When the United Kingdom voted to leave the European Union last month, the seaside town of Port Talbot in Wales eagerly went along with the move. Brexit was approved by some 57 percent of the town's residents.

Now some of them are wondering if they made the wrong decision.

The June 23 Brexit vote has raised questions about the fate of the troubled Port Talbot Works, Britain's largest surviving steel plant — a huge, steam-belching facility that has long been the town's biggest employer.

Solar Impulse 2 has landed in Cairo, completing the penultimate leg of its attempt to circumnavigate the globe using only the power of the sun.

The trip over the Mediterranean included a breathtaking flyover of the Pyramids. Check it out:

President Obama is challenging Americans to have an honest and open-hearted conversation about race and law enforcement. But even as he sits down at the White House with police and civil rights activists, Obama is mindful of the limits of that approach.

"I've seen how inadequate words can be in bringing about lasting change," the president said Tuesday at a memorial service for five law officers killed last week in Dallas. "I've seen how inadequate my own words have been."

Mice watching Orson Welles movies may help scientists explain human consciousness.

At least that's one premise of the Allen Brain Observatory, which launched Wednesday and lets anyone with an Internet connection study a mouse brain as it responds to visual information.

The FBI says it is giving up on the D.B. Cooper investigation, 45 years after the mysterious hijacker parachuted into the night with $200,000 in a briefcase, becoming an instant folk figure.

"Following one of the longest and most exhaustive investigations in our history," the FBI's Ayn Dietrich-Williams said in a statement, "the FBI redirected resources allocated to the D.B. Cooper case in order to focus on other investigative priorities."

This is the first in a series of essays concerning our collective future. The goal is to bring forth some of the main issues humanity faces today, as we move forward to uncertain times. In an effort to be as thorough as possible, we will consider two kinds of threats: those due to natural disasters and those that are man-made. The idea is to expose some of the dangers and possible mechanisms that have been proposed to deal with these issues. My intention is not to offer a detailed analysis for each threat — but to invite reflection and, hopefully, action.

Alabama authorities say a home burglary suspect has died after police used a stun gun on the man.  Birmingham police say he resisted officers who found him in a house wrapped in what looked like material from the air conditioner duct work.  The Lewisburg Road homeowner called police Tuesday about glass breaking and someone yelling and growling in his basement.  Police reportedly entered the dwelling and used a stun gun several times on a white suspect before handcuffing him.  Investigators say the man was "extremely irritated" throughout and didn't obey verbal commands.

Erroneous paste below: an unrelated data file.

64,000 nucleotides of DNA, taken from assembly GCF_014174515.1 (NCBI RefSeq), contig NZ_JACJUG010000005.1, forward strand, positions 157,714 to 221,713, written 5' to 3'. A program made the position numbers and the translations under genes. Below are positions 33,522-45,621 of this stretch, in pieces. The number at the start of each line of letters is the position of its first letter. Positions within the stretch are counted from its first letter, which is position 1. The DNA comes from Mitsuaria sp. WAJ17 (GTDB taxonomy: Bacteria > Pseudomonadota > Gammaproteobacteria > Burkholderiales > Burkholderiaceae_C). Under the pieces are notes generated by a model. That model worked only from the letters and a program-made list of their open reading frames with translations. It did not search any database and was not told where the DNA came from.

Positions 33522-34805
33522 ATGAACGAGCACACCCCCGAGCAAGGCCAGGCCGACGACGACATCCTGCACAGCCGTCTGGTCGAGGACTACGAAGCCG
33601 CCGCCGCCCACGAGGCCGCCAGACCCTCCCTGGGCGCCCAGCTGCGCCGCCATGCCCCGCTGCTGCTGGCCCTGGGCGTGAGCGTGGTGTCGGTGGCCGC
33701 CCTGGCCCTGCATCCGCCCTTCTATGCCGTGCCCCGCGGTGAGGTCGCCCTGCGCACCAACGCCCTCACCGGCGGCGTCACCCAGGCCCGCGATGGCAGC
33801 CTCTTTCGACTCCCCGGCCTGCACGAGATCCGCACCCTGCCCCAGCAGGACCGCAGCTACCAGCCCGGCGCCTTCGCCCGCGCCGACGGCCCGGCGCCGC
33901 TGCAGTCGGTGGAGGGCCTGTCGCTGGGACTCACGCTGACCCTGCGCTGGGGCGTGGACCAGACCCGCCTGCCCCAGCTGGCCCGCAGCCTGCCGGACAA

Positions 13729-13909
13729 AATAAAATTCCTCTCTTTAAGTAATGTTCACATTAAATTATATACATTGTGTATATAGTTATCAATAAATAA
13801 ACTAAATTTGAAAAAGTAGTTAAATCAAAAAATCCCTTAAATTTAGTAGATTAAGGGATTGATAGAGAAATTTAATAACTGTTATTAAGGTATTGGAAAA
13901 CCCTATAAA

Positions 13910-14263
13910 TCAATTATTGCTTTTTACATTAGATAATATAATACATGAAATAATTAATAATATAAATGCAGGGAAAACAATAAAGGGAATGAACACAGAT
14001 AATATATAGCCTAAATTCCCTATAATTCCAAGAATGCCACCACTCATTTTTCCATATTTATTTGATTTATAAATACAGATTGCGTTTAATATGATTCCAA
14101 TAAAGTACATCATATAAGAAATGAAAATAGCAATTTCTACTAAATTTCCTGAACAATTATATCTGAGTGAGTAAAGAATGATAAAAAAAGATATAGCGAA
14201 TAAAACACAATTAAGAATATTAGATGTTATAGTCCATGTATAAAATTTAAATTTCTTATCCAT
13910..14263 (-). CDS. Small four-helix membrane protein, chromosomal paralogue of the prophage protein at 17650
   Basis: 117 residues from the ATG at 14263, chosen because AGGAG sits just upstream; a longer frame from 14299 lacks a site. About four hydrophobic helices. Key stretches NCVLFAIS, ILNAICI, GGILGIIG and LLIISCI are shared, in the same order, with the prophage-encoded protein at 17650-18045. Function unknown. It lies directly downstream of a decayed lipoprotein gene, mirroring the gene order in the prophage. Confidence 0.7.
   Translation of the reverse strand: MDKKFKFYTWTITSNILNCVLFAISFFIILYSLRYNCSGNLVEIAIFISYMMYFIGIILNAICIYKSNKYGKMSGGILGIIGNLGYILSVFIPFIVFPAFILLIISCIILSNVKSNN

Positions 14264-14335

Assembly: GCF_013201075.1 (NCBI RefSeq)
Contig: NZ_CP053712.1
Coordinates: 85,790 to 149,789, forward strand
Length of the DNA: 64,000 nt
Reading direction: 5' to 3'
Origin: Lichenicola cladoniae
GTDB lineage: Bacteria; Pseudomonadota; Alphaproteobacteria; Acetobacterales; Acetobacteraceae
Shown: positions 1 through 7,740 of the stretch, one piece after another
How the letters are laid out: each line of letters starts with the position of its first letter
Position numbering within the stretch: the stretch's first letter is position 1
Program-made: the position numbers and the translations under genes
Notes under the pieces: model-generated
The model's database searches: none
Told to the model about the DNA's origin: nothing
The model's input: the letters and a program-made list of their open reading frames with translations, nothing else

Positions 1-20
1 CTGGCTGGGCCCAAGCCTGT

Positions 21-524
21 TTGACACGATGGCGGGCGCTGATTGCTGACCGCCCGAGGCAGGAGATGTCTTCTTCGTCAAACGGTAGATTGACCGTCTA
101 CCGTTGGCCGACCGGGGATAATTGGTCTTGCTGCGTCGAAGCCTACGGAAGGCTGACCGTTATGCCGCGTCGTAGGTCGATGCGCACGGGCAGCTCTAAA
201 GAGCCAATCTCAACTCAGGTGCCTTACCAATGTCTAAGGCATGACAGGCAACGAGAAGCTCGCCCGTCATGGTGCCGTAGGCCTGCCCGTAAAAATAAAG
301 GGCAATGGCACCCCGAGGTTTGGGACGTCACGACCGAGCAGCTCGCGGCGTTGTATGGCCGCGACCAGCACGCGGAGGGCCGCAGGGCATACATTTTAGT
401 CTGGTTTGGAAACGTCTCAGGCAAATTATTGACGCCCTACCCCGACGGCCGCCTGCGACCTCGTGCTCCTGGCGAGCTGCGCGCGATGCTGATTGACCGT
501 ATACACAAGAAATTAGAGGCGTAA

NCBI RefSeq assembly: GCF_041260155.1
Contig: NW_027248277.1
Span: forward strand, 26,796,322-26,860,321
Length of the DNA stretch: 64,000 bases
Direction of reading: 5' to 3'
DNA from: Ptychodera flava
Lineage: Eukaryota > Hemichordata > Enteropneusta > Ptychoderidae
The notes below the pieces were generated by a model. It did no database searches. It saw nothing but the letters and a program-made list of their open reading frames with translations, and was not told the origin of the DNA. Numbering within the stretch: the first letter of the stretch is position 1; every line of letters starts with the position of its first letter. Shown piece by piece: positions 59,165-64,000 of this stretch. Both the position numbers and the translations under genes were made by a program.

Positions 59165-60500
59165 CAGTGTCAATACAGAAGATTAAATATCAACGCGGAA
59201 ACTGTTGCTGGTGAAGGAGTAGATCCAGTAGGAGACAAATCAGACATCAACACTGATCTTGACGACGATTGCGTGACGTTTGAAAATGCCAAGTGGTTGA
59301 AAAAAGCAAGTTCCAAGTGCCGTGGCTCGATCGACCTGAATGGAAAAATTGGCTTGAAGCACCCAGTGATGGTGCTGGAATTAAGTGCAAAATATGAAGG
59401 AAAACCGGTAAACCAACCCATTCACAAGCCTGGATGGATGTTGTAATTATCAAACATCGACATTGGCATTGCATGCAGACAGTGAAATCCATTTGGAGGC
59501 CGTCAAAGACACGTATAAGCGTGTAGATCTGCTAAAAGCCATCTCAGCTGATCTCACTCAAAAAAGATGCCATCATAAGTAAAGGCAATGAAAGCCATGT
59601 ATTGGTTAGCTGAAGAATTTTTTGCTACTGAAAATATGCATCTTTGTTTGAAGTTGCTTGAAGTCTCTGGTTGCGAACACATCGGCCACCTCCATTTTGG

It can be hard to distinguish among the men wearing grey suits and regulation haircuts on Pennsylvania Avenue in Washington. But David Margolis always brought a splash of color.

It wasn't his lovably disheveled wardrobe, or his Elvis ring, but something else: the force of his flamboyant personality. Margolis, a graduate of Harvard Law School, didn't want to fit in with the crowd. He wanted to stand out.

Montgomery Education Foundation's Brain Forest Summer Learning Academy was spotlighted Wednesday at Carver High School.  The academic-enrichment program is for rising 4th, 5th, and 6th graders in the Montgomery Public School system.  Community Program Director Dillion Nettles, says the program aims to prevent learning loss during summer months.  To find out how your child can participate in next summer's program visit Montgomery-ed.org

A police officer is free on bond after being arrested following a rash of road-sign thefts in southeast Alabama.  Brantley Police Chief Titus Averett says officer Jeremy Ray Walker of Glenwood is on paid leave following his arrest in Pike County.  The 30-year-old Walker is charged with receiving stolen property.  Lt. Troy Johnson of the Pike County Sheriff's Office says an investigation began after someone reported that Walker was selling road signs from Crenshaw County.  Investigators contacted the county engineer and learned signs had been reported stolen from several roads.